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Mark Twain and Money, Mark Twain and Money, 0817319441, 0-8173-1944-1, 978-0-8173-1944-1, 9780817319441, , Studies in American Literary Realism and Naturalism, Mark Twain and Money, 0817390871, 0-8173-9087-1, 978-0-8173-9087-7, 9780817390877, , Studies in American Literary Realism and Naturalis

Mark Twain and Money
Language, Capital, and Culture
Edited by Henry B. Wonham and Lawrence Howe

Trade Cloth
2017. 288 pp.
7 B&W figures
Price:  $44.95 s
E Book
2017. 288 pp.
7 B&W figures
Price:  $44.95 d

This groundbreaking volume explores the importance of economics and prosperity throughout Samuel Clemens’s writing and personal life.

Mark Twain and Money: Language, Capital, and Culture focuses on an overlooked feature of the story of one of America’s most celebrated writers. Investigating Samuel Clemens’s often conflicting but insightful views on the roles of money in American culture and identity, this collection of essays shows how his fascination with the complexity of nineteenth-century economics informs much of Mark Twain’s writing.
While most readers are familiar with Mark Twain the worldly wise writer, fewer are acquainted with Samuel Clemens the avid businessman. Throughout his life, he sought to strike it rich, whether mining for silver in Nevada, founding his own publishing company, or staking out ownership in the Paige typesetting machine. He was ever on the lookout for investment schemes and was intrigued by inventions, his own and those of others, that he imagined would net a windfall. Conventional wisdom has held that Clemens’s obsession with business and material wealth hindered his ability to write more and better books. However, this perspective fails to recognize how his interest in economics served as a rich source of inspiration for his literary creativity and is inseparable from his achievements as a writer. In fact, without this preoccupation with monetary success, Henry B. Wonham and Lawrence Howe argue, Twain’s writing would lack an important connection to a cornerstone of American culture.
The contributors to this volume examine a variety of topics, such as a Clemens family myth of vast landholdings, Clemens’s strategies for protecting the Mark Twain brand, his insights into rapidly evolving nineteenth-century financial practices, the persistence of patronage in the literary marketplace, the association of manhood and monetary success, Clemens’s attitude and actions toward poverty, his response to the pains of bankruptcy through writing, and the intersection of racial identity and economics in American culture. These illuminating essays show how pecuniary matters invigorate a wide range of Twain’s writing from The Gilded Age, Roughing It,The Adventures of Tom Sawyer, The Prince and the Pauper, and A Connecticut Yankee in King Arthur’s Court, to later stories like “The £1,000,000 Banknote” and the Autobiography.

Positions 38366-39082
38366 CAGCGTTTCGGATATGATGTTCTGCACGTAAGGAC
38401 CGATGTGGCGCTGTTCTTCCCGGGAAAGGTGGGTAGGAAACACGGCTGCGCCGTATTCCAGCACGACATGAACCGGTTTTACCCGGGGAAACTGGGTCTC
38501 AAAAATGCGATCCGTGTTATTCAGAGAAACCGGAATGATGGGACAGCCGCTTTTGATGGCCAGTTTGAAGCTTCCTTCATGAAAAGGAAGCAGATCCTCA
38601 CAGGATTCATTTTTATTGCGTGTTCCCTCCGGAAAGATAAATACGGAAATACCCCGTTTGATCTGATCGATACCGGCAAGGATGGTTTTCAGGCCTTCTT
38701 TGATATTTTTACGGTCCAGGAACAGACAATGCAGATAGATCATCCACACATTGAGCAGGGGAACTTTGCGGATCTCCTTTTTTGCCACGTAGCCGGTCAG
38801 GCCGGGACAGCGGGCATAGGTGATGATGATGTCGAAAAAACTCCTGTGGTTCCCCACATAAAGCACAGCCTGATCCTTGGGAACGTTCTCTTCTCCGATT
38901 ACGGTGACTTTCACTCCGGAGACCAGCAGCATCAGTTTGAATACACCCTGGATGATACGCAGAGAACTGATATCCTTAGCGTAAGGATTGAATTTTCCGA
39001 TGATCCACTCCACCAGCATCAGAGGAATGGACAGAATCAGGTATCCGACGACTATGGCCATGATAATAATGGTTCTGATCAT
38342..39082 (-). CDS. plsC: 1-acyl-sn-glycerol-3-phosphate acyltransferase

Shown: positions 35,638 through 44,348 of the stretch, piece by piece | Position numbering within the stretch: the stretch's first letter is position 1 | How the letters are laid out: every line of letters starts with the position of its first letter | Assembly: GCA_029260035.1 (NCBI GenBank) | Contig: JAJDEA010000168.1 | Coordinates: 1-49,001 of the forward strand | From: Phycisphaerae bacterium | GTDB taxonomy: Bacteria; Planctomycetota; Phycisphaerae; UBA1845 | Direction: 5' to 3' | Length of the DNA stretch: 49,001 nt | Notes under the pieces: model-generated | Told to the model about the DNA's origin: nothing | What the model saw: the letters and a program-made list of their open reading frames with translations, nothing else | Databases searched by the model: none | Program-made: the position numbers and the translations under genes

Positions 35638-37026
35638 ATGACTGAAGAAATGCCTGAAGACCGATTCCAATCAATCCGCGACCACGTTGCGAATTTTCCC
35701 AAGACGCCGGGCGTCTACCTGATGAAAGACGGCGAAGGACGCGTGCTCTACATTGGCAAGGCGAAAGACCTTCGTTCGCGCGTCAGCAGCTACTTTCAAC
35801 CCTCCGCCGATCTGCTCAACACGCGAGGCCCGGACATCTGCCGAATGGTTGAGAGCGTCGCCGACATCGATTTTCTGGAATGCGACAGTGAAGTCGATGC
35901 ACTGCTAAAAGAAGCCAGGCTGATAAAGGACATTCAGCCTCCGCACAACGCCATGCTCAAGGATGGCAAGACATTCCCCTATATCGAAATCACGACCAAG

Henry B. Wonham is a professor of English at the University of Oregon and the author of Mark Twain and the Art of the Tall Tale, Playing the Races: Ethnic Caricature and American Literary Realism, and Charles W. Chesnutt: A Study of Short Fiction. He is also the coeditor of Tales of Henry James, Second Edition.
Lawrence Howe is a professor of English and film studies at Roosevelt University. He is the author of Mark Twain and the Novel: The Double-Cross of Authority and the coeditor of Refocusing Chaplin: A Screen Icon through Critical Lenses.

"This is an important collection of essays, one that is of value not only to students and scholars of American humor and Twain studies but also to those interested in the broader fields of American studies and in cultural and economic theory."
Studies in American Humor

"The 13 essays Wonham and Howe have gathered are mostly biographical, although with numerous applications to the fiction. The book is revisionist in regard to long-dominant notions. Howe points out, in the opening essay, numerous inaccuracies in the “Tennessee land” myth, which haunted the Clemens family with ideas of instant wealth. Other reversals of long-held misconceptions include the idea that Twain was a failure at business. For example, Judith Yaross Lee looks at branding; Joseph Csicsila discusses Twain’s bankruptcy in 1893; and Wonham uses signature moments from Roughing It and Tom Sawyer to redefine Twain’s writing method as a form of “arbitrage,” an imaginative recasting of Twain’s projection of himself as lazy. Other contributions are more cautionary, e.g., Ann Ryan’s suggestion that Twain expresses discomfort with urban poverty and the unappealing mendicants of the Holy Land, a point that must be reconciled with his profound humanity. Though one or two essays are abstruse, these diverse readings offer worthwhile insights. The volume is rightly identified by Wonham as an example of “new economic criticism,” although it also seems reasonably consistent with ideas of American historians Charles Beard and Mary Beard.Recommended."

Mark Twain and Money is based on sound research and scholarship and offers interesting reassessments of familiar works and valuable new treatments of lesser-known works. This book should be appealing not only to students of Twain but also to Americanists generally and to anyone interested in interdisciplinary studies of American literature and culture.”
—Robert Sattelmeyer, coeditor of One Hundred Years of Huckleberry Finn: The Boy, His Book, and American Culture

Mark Twain and Money is a provocative collection of essays on a subject that is both central to understanding Twain's life, thought, and writing, and, at the same time, focusing on an under-examined aspect of the man and his writing.”
—Tom Quirk, author of Mark Twain and Human Nature and Mark Twain: A Study of the Short Fiction

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